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Can you distinguish between correlation and causation?

The evidence was unambiguous: as tax paid as a proportion of GDP rises so too does income, usually. Oil states are an exception.

The whole basis on which Truss is building her economic strategy is wrong, in other words.

High-tax states work for the good of those who live in them. Truss is wrong to claim anything else.

Apparently the Potato cannot. For it could be that higher GDP per capita gives politics more of other peoples’ money to looot…..

11 thoughts on “Can you distinguish between correlation and causation?”

  1. “High-tax states work for the good of those who live in them.”

    By spending their money, not on what they actually want and need but on what the government thinks they should have.
    Got it.

  2. I can’t even work out a mechanism by which removing people’s money from them increases their income. It’s not politics or economics, the basic sums don’t work.

  3. If you drill into this further:

    I wrote in chapter 2 of The Joy of Tax –

    The following graph shows the relationship between nominal GDP per head of population in 175 countries according to the CIA Factbook (a reliable source) and aggregate taxation as a proportion of that GDP (source, The Heritage Foundation, which seems reliable on this occasion). I added the linear trend line.

    First time I’ve seen him in favour of anything from the Heritage foundation.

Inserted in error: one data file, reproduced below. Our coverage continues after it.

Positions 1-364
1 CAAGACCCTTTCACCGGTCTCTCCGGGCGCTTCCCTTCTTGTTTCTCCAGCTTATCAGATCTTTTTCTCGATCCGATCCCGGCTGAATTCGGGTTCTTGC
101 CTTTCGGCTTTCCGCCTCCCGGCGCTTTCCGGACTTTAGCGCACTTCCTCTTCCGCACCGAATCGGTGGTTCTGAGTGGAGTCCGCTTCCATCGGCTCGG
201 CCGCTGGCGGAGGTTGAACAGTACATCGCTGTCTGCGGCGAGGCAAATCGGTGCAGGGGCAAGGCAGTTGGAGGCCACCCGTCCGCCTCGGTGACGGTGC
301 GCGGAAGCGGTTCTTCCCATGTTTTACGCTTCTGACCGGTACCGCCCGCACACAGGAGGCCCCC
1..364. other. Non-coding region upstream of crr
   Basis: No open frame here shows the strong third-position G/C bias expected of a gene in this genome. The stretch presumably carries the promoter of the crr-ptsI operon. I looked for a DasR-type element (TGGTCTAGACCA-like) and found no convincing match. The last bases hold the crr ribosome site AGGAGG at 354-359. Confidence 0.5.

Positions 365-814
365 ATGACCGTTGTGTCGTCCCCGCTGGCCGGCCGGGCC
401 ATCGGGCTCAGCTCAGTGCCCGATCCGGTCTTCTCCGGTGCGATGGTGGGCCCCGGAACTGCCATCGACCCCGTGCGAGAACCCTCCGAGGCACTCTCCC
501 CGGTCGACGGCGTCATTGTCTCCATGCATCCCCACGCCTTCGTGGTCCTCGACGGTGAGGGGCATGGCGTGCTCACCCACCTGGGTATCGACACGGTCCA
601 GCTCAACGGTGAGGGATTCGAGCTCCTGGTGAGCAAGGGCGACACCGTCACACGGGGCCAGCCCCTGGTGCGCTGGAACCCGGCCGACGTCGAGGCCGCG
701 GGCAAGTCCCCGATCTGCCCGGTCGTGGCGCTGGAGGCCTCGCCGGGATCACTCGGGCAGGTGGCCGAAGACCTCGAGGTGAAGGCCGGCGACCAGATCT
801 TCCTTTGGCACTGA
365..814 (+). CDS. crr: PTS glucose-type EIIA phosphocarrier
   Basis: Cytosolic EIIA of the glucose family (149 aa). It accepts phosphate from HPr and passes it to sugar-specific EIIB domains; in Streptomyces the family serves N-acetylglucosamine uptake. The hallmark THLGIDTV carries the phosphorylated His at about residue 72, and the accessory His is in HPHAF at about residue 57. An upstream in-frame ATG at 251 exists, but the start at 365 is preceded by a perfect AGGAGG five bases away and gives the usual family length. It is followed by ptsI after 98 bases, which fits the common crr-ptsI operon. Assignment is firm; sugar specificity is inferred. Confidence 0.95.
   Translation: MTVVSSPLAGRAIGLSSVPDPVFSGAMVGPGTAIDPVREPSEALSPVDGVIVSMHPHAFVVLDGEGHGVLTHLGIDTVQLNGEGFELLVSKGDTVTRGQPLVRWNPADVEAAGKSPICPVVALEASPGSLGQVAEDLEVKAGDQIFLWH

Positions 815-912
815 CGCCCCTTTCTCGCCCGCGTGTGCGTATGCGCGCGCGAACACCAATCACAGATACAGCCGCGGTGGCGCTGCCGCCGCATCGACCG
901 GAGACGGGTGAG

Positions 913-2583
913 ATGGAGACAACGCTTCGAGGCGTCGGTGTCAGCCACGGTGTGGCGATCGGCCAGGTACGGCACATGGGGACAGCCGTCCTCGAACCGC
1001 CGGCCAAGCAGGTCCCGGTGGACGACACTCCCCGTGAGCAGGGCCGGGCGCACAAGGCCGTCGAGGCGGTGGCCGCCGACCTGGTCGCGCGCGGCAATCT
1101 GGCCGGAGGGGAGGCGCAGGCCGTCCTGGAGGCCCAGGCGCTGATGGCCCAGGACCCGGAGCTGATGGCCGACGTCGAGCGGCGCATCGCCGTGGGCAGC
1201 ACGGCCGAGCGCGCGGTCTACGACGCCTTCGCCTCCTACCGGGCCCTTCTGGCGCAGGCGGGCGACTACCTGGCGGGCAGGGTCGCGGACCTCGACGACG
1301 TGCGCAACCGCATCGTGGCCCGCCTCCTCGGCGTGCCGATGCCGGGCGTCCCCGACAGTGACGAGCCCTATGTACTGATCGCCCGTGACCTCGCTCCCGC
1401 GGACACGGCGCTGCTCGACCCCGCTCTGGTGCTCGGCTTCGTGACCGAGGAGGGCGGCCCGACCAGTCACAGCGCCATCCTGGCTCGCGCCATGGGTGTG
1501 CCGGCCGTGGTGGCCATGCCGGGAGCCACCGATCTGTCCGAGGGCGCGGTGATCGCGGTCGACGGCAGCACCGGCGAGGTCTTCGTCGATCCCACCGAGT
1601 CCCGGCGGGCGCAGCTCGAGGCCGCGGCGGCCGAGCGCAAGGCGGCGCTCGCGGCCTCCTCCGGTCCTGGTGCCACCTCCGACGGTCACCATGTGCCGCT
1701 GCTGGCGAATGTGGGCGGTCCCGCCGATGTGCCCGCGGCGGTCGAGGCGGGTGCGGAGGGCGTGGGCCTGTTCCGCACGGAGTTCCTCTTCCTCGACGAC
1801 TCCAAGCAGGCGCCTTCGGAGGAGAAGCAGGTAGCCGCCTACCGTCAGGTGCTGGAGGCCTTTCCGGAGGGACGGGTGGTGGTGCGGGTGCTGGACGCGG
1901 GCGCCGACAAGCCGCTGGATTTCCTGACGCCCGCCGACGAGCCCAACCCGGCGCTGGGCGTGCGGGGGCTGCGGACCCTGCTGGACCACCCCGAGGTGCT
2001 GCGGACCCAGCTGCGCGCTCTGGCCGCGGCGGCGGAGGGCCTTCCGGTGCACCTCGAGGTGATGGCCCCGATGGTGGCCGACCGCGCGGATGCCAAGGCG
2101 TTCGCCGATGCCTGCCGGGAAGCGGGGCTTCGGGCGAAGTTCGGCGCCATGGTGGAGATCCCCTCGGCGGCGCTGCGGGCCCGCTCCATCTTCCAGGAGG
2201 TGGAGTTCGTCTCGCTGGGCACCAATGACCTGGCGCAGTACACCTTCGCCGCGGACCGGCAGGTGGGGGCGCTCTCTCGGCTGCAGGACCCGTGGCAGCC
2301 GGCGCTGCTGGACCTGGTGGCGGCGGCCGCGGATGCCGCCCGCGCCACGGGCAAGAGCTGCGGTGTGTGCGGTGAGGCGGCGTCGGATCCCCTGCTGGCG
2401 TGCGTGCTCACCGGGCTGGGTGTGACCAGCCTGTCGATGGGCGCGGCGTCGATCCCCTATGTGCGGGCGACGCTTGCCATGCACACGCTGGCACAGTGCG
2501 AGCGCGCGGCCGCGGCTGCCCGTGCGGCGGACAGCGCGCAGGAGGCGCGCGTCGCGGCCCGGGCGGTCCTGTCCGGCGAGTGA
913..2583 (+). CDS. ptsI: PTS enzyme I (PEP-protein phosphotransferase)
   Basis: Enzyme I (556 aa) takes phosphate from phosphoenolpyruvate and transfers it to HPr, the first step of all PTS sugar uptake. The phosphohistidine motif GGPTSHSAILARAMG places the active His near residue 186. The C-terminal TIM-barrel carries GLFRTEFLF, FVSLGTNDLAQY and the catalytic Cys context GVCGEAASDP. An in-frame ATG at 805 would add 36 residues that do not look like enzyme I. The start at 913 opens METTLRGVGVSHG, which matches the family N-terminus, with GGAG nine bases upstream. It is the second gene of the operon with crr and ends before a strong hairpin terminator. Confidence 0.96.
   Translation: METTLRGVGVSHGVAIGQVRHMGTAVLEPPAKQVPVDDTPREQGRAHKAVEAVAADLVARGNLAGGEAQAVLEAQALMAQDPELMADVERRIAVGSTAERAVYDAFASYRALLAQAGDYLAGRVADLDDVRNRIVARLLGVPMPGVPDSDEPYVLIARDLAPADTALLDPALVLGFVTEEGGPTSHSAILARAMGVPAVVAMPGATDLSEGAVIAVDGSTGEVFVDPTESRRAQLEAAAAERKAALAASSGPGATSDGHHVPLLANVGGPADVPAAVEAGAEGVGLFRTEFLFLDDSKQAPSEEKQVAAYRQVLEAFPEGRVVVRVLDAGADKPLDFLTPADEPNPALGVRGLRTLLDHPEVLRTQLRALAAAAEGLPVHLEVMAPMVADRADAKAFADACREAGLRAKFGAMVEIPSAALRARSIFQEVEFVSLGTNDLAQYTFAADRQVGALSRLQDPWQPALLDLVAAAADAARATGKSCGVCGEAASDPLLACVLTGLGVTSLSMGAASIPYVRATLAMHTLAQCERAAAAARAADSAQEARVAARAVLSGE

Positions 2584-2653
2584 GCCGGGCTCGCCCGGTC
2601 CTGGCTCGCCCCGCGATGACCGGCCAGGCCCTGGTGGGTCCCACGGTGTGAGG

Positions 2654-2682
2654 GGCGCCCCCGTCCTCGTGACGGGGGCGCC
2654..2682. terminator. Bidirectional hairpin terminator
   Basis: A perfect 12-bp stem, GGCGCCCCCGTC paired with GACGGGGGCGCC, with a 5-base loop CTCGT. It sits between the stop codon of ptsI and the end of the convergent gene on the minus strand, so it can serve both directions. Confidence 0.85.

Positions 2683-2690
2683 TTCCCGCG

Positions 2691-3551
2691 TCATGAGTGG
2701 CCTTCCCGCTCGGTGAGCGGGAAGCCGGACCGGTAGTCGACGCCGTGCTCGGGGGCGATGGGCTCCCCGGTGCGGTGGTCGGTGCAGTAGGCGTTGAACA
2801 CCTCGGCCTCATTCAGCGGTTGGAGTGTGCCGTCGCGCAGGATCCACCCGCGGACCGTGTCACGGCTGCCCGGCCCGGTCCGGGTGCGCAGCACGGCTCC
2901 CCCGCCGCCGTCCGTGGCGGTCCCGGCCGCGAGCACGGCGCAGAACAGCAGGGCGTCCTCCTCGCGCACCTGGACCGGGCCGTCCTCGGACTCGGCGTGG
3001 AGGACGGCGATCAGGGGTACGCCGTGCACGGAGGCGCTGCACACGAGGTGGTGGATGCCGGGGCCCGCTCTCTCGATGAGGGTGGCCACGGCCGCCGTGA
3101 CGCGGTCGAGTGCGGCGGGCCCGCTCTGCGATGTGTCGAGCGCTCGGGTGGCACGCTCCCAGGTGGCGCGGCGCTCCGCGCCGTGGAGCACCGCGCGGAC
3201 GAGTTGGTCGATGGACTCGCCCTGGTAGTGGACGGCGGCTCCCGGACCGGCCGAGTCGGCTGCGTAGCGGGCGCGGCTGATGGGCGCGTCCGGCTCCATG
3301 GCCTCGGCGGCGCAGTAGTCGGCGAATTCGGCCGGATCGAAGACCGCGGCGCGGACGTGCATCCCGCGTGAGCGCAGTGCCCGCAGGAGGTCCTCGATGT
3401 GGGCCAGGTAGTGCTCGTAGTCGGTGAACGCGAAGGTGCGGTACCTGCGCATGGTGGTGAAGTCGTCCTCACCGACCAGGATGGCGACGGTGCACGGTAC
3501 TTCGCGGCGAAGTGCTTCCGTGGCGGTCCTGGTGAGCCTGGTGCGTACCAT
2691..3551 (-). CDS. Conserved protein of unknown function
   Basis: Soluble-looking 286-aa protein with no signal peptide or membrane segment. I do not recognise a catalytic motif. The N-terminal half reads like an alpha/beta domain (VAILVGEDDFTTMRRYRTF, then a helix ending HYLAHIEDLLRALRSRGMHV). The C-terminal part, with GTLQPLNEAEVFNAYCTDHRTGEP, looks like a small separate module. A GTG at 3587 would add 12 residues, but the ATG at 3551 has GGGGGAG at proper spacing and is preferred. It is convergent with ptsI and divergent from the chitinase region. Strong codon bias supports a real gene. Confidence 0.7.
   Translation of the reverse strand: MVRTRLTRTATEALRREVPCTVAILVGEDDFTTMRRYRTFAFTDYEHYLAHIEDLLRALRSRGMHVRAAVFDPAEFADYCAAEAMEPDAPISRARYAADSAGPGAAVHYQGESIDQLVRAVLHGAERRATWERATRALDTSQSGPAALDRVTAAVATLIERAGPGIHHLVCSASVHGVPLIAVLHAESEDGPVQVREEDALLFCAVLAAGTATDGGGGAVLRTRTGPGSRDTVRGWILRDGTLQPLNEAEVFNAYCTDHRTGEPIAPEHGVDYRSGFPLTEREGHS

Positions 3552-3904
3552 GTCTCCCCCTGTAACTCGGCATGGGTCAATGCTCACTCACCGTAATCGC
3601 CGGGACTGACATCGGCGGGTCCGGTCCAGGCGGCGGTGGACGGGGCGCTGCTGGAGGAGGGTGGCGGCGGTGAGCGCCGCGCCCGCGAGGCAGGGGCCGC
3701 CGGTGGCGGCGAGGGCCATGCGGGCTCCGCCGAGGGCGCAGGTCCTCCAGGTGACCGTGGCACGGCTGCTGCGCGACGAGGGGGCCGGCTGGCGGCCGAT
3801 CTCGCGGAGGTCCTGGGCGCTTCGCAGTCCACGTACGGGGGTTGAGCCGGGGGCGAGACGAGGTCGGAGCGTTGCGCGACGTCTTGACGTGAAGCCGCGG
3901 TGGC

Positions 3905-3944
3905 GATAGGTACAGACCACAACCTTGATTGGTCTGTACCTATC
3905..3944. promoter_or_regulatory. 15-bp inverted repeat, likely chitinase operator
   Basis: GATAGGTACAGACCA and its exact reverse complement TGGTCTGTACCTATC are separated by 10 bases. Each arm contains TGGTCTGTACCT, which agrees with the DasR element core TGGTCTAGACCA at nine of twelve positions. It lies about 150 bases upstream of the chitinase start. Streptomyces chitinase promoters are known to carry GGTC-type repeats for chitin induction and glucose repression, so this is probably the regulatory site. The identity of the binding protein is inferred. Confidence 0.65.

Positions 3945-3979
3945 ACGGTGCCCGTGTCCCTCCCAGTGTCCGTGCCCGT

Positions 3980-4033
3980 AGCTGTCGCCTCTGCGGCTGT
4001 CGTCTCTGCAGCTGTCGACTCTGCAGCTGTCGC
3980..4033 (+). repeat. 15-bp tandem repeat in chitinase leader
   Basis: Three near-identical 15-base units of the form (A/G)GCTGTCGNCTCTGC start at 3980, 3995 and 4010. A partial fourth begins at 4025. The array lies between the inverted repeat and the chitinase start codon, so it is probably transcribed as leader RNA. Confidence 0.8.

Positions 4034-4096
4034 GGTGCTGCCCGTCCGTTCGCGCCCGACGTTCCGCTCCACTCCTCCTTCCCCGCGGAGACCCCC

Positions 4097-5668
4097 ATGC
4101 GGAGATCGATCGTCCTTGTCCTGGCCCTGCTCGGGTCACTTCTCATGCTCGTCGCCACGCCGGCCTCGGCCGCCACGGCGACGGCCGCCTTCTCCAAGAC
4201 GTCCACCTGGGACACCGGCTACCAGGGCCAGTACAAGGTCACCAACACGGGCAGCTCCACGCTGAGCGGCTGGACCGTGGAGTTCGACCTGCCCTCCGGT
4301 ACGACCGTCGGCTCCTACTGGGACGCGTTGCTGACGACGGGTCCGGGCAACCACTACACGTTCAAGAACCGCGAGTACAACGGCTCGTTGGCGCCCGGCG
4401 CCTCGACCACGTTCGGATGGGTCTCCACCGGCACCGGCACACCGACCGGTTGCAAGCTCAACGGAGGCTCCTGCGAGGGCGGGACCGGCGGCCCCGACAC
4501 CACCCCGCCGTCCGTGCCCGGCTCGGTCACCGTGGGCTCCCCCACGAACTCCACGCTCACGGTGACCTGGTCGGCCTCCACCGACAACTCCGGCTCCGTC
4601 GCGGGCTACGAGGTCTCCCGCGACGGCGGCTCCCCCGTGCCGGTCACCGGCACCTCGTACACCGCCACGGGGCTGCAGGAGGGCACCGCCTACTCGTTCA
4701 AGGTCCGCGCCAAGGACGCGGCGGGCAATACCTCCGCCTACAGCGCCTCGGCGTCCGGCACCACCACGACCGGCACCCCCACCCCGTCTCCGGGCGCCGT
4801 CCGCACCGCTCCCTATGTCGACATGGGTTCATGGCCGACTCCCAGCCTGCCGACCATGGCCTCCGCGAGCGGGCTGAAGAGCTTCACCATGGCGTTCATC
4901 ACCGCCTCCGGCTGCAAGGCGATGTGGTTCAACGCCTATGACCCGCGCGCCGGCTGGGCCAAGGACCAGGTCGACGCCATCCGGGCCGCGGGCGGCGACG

I also tested the relationship of states with very low tax rates (often tax havens or places heavily dependent upon oil revenues) were excluded from the sample. In that case the relationship is very strong if countries with aggregate tax rates of less than 10% are excluded:

    So any piece of data that disagrees with my pre-ordained conclusion is eliminated? He clearly wants to look at Scandinavia and Northern Europe (possibly the ANZAC countries as well these days) and like Polly Toynbee and myriad other Guardian ‘drones’ suggests these are to be emulated without pointing out any of the details that make the comparisons invalid. He is an utter buffoon bereft of even a scintilla of intelligence, and putting him onto the MPC would be like putting a caveman in charge of the nuclear button. I’d have to consider any publication describing him as an ‘expert’ in anything to be little better than a comic in terms of economic analysis.

  4. The Joy of Tax…..OK, who is going to take one for the team and buy a copy to read so the rest of us do not have to?

  5. @salamander: If you’re really that masochistic a quick google will find downloadable PDFs for nowt. After all, profit is bad and you wouldn’t want to spoil his moral purity.

  6. “I contend that for a nation to try to tax itself into prosperity is like a man standing in a bucket and trying to lift himself up by the handle.”

    ― Winston S. Churchill

  7. I accidently visited Lord Spudcup’s site. Jeez! Only Murphy could put a horizontal best-fit line through a vertical scatter of data points.

  8. Fiscal drag. Taxes on incomes below the poverty line are stupid, often uncollectable, as well as wrong. So there is a geared rise collectable taxes as incomes rise.

    Murphy is trying to confuse his readers by reversing the cause and effect in correlated items but his need to Murphysplain away the high-income low-tax monarchies betrays his falsehood.

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